(MENAFN- The Peninsula)
By Sachin Kumar | The Peninsula
Global LNG demand is expected to be driven by Asian countries, according to Gas Exporting Countries Forum. Although the total gas production in some Asian countries exceeds the consumption, not all countries are self-sufficient. Qatar, which is the largest exporter of LNG in the world, is expected to retain this title as it has already taken measures to substantially increase LNG production capacity.
''At the country level, LNG demand growth is expected to be led by growing markets in Asia, particularly China and India. The positive outlook for gas in China is forecast to be driven mainly by the residential and industrial sector, thanks to the Chinese government’s policies to improve air quality in the country by switching from coal to gas,” Yury Sentyurin, Secretary- General, GECF, told The Peninsula.
Meanwhile in India, the government has committed to transition towards a gas-based economy and reach 15 percent gas share by 2030. Here, LNG imports have a crucial role to play in meeting India’s growing demand for gas in the future, he added.
''In addition, emerging LNG importers in South and SEA, including Bangladesh, Pakistan, Philippines, Singapore, Sri Lanka, Thailand and Vietnam, which have large populations and lower access to energy resources, have a great potential to drive LNG demand growth in the future,” said Sentyurin.
Qatar has already begun work to increase its liquefaction capacity. The second phase of the planned LNG expansion, the North Field South (NFS) Project, will further increase Qatar’s LNG production capacity from 110 mtpa to 126 mtpa by 2027.
Talking about the gas demand in Asian countries, he said emerging LNG importers in South and SEA, including Bangladesh, Pakistan, Philippines, Singapore, Sri Lanka, Thailand and Vietnam, which have large populations and lower access to energy resources, have a great potential to drive LNG demand growth in the future.
''Domestic gas production in these countries jumped by 62 percent from 161 billion cubic metres (bcm) in 2000 to 261 bcm in 2019, with production peaking at 271 bcm in 2015,” he said.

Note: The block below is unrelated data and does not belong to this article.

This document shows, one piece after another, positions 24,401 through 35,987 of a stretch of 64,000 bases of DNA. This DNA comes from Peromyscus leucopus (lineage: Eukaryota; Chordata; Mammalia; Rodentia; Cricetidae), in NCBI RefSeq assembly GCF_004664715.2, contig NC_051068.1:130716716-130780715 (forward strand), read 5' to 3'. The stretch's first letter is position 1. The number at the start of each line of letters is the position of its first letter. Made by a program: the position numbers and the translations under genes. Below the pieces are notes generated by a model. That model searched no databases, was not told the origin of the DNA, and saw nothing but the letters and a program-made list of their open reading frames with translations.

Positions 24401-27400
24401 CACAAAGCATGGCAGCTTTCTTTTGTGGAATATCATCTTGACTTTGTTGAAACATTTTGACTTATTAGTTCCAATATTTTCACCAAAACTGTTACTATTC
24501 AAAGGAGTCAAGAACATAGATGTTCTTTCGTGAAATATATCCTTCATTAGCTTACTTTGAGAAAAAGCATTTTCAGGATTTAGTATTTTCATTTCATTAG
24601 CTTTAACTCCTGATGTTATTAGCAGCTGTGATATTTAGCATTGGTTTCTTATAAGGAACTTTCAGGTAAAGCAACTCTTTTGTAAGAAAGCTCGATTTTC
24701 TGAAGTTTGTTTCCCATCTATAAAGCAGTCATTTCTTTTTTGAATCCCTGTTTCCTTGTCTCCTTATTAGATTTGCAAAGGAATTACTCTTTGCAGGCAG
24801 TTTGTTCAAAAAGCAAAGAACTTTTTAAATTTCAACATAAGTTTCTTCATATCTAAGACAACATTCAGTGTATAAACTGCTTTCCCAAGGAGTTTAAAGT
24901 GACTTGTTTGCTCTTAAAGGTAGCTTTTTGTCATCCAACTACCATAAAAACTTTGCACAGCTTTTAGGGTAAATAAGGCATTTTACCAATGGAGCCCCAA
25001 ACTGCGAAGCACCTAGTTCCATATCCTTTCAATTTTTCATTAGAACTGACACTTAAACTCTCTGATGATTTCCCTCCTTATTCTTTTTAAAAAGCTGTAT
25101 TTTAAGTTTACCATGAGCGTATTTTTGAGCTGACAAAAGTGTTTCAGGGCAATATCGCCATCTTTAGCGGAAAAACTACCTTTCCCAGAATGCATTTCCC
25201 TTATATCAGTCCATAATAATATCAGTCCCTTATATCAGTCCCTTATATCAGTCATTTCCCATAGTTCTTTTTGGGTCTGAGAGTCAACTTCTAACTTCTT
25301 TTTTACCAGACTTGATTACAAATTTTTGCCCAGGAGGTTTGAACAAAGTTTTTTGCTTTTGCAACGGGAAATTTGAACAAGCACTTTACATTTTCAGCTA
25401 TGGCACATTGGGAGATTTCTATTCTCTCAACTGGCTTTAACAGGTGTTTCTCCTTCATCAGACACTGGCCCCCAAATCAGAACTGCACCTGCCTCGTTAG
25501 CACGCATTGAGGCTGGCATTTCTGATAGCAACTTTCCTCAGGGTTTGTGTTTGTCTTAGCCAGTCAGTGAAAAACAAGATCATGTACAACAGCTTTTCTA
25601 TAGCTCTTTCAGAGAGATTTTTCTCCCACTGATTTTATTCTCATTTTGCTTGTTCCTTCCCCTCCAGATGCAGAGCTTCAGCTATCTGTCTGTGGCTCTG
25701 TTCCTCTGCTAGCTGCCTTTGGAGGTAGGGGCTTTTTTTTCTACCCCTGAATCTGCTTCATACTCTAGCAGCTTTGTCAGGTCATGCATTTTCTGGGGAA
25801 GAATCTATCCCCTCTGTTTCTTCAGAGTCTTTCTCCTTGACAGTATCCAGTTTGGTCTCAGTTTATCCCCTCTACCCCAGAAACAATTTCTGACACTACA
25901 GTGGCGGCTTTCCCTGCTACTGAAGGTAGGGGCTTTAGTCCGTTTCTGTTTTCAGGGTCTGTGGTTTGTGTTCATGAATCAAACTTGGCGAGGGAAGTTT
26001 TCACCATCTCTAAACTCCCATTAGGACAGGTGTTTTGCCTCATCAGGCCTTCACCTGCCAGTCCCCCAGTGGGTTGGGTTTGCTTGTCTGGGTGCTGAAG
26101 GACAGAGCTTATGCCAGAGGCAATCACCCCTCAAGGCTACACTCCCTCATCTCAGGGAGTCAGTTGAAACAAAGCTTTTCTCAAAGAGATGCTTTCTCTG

''Meanwhile, their consumption surged by 127 percent from 133 bcm in 2000 to 237 bcm in 2019. Although the total gas production in this group of countries exceeds the consumption, not all countries are self-sufficient. Malaysia and Indonesia are major LNG exporters, while several other countries depend on gas imports to meet their growing gas demand,” he added.
He said that LNG imports currently account for 13 percent of the countries’ gas consumption and 64 percent of total gas imports. Since domestic production is forecasted to continue declining, while consumption is forecasted to increase, LNG is expected to play a significant role in meeting the future gas demand in these countries.
He said that Kuwait is expected to contribute significantly to the increase in LNG demand in the MENA region. The country’s gas consumption is forecasted to increase significantly in the future, driven by the power and industrial sectors. Although gas production is also forecasted to increase, it is unlikely to be sufficient to meet the growing demand. As such, LNG imports, which currently accounts for 25 percent of Kuwait’s gas consumption, is expected to continue increasing in the future.
''The African continent, particularly Sub-Saharan Africa, is another area for future growth in LNG demand. Major discoveries all over Africa and cheaper LNG processing, transport and regasification technology make it possible to bring LNG to African consumers at a faster pace and a more attractive price than ever before,” he said
He added that some countries in Latin America and the Caribbean, for instance Panama, Jamaica and Colombia, are driving the growth in LNG demand in this part of the world. In 2020, these three emerging economies imported almost two mt of LNG, which represents 16 percent of the region’s LNG imports. Further, the LNG imports represent around 20-25 percent of gas consumption in these countries. More countries in the region could join the club of LNG importers in the future to compensate for declining production and switch from more expensive and polluting fuels (oil products) in the power sector. The gas market liberalisation in Brazil could also support an increase in LNG demand in the short to medium-term.
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